Top Gun: Maverick         

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Top Gun: Maverick         

From time to time I attempt a movie review. I will not in this case. There is no need. The public has spoken, as have the professional reviewers. This is one hell of a movie.  It’s a wild ride, but the underlying message is far to important to skip over. As the Admiral said: “The Navy needs a Maverick.”

Actually all organizations need a Maverick. Maybe not a ‘Top Gun,” the best of the best. But someone who is willing to take the rule book and toss it. Someone who won’t give up. Someone who believes in him or herself. Someone who understands the need for structure, but also understands the need to work around it.

The Tom Cruise character in this movie should have been an admiral many times over. However he did everything he could to prevent that. He knew that as an admiral he could no longer fly. And fly he must.

We need people in our organizations who must fly. Who understand leadership, but also understand the need to excel. Who never quit. Who use those skills they perfected to bring the best to what they do, even when the bureaucracy does everything it can to prevent it.

I will say this about Top Gun: Maverick. It draws from another thriller from four decades ago. No, not its historical namesake, but another. I quote from one reviewer:

The action-packed finale is a hair-raising sequence, as director Kosinski cranks up the tension, pushing Maverick and the team closer to danger. Although the original “Top Gun” is a Hollywood classic in its own right, the climactic scene of the new sequel actually owes a major debt to another legendary franchise: “Star Wars.” Warning: Once you see the comparison, it’s impossible to unsee.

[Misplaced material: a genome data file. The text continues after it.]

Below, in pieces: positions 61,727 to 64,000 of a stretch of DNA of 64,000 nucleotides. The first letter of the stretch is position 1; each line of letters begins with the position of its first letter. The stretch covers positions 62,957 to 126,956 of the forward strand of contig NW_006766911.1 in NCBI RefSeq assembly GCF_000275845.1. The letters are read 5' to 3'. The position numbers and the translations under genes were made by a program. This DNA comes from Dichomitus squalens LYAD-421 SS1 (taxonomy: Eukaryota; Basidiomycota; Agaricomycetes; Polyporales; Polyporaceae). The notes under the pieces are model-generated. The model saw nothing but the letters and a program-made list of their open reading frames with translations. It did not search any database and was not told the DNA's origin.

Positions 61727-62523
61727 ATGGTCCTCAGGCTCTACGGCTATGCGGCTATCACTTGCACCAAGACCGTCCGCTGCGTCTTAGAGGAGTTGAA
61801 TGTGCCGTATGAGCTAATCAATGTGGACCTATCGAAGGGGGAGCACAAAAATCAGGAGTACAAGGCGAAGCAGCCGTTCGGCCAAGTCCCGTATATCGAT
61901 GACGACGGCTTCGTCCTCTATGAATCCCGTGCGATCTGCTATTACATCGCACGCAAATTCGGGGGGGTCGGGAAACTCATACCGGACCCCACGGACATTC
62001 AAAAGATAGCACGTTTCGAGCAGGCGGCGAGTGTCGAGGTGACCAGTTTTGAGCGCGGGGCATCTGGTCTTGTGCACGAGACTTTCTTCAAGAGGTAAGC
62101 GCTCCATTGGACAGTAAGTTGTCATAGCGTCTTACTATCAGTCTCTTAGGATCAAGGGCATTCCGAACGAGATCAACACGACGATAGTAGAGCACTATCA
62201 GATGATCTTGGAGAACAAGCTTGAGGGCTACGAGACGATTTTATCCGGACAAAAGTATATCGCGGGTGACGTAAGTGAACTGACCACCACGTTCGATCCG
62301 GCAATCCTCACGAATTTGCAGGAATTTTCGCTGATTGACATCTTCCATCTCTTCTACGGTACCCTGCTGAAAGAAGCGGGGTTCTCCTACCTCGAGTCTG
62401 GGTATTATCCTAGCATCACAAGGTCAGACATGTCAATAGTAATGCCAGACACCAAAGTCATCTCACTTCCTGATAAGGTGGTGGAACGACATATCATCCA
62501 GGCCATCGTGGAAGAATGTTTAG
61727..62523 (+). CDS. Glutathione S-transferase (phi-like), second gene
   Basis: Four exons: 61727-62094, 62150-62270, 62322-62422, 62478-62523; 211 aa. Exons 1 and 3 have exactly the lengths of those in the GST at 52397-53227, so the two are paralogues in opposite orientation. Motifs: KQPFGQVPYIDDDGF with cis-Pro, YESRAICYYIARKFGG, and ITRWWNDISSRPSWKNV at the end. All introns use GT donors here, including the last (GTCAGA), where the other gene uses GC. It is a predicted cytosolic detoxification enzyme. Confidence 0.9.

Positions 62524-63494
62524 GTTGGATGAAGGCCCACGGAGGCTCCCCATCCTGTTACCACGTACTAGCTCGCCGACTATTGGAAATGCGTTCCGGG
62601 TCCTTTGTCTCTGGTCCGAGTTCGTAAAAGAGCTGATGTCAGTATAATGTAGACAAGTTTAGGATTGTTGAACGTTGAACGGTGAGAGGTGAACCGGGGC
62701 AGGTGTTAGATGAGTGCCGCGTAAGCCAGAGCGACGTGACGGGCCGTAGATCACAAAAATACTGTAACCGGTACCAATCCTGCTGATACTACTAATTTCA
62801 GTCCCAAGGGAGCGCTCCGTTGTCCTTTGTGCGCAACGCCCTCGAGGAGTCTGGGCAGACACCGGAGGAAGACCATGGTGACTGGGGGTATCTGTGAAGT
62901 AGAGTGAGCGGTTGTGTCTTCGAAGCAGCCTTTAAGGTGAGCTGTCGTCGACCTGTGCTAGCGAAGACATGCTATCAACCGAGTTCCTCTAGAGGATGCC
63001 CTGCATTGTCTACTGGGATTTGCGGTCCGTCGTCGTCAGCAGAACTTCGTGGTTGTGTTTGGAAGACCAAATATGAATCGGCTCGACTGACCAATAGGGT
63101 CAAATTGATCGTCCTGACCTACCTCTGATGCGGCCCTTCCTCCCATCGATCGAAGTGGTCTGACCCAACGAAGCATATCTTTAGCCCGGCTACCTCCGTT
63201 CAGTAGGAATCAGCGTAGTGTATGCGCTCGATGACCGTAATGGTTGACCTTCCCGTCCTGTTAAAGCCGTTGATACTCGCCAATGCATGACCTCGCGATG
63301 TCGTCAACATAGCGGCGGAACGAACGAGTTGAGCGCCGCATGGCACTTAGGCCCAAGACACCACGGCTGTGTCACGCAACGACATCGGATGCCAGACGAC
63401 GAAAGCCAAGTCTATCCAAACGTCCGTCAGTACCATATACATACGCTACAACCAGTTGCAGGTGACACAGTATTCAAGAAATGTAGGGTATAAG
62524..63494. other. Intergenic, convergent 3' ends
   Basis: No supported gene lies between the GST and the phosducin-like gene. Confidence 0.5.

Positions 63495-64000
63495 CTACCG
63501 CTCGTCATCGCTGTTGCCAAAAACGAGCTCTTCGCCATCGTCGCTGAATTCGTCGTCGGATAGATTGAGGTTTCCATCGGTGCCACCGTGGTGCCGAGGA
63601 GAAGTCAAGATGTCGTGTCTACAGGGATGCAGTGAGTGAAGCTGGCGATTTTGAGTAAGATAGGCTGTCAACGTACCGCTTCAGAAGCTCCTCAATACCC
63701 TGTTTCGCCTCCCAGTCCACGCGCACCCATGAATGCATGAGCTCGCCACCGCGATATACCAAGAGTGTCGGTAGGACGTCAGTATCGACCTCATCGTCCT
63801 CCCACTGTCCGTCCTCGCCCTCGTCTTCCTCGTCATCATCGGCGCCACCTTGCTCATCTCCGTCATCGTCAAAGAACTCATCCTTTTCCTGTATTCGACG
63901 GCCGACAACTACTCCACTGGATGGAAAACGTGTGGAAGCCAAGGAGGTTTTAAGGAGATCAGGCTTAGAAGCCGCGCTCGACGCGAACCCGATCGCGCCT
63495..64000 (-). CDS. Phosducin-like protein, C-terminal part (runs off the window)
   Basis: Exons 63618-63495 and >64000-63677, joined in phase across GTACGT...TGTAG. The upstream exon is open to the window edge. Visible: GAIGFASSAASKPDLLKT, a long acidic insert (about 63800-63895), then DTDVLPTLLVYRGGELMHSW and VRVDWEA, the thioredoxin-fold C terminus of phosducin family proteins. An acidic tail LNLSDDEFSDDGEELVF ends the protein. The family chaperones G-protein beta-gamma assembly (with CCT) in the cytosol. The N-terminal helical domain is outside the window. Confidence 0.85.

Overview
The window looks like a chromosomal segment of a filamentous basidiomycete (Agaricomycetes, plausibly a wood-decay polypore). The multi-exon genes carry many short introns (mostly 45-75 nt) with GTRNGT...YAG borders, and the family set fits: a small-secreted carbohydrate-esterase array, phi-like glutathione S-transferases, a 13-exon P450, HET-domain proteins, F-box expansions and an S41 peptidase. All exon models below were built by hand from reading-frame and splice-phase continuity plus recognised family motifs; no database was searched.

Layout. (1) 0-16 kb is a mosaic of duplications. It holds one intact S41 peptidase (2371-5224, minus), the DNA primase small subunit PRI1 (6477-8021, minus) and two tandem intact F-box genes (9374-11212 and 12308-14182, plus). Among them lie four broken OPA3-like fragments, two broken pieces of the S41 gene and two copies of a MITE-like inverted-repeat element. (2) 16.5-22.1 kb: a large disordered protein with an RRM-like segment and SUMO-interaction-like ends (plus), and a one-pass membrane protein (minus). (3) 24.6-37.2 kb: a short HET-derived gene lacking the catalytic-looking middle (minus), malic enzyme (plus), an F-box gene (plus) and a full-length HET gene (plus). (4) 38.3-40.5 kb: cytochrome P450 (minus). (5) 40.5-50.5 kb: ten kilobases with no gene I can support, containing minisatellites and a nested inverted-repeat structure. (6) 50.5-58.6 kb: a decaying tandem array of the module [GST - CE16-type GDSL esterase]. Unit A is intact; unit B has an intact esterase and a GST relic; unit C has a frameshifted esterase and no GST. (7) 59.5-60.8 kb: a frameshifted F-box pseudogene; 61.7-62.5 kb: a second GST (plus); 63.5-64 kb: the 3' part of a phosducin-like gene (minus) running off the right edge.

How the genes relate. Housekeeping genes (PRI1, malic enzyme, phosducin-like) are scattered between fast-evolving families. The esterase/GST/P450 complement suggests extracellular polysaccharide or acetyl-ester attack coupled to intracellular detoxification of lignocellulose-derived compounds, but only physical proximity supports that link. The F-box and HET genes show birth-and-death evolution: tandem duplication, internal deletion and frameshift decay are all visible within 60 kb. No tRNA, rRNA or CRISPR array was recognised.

Star Wars buffs will see the comparison immediately. You just want to scream “Use the force, Luke”.

But don’t take this the wrong way. This is not a remake. Pete “Maverick” Mitchell isn’t some fledgling Jedi using superpowers. He is simply the best of the best. He understands that it isn’t the technology that wins, it’s the person driving it. He understands that teams aren’t necessarily built in action, but sometimes in a strange football game. He does, however quote a Jedi master – “Don’t think, Do.”

There is humor. A classic scene where he climbs out his girlfriend’s bedroom window only to be busted by her daughter. Or when he staggers into a roadside diner after bailing out of a billion dollar aircraft, setting an airspeed record, and looking like he barely survived. He asks where he was. The six year old standing nearby has the answer “earth.”

Maybe Hollywood will learn something from this movie. It is an unqualified blockbuster. People want movies like this and are willing to pay hundreds of millions to see them. Can you even remember the name of the movie that won ‘best picture’ this year? I doubt it. You won’t forget “Top Gun: Maverick” anytime soon.

JVH

John Van Horn

John Van Horn

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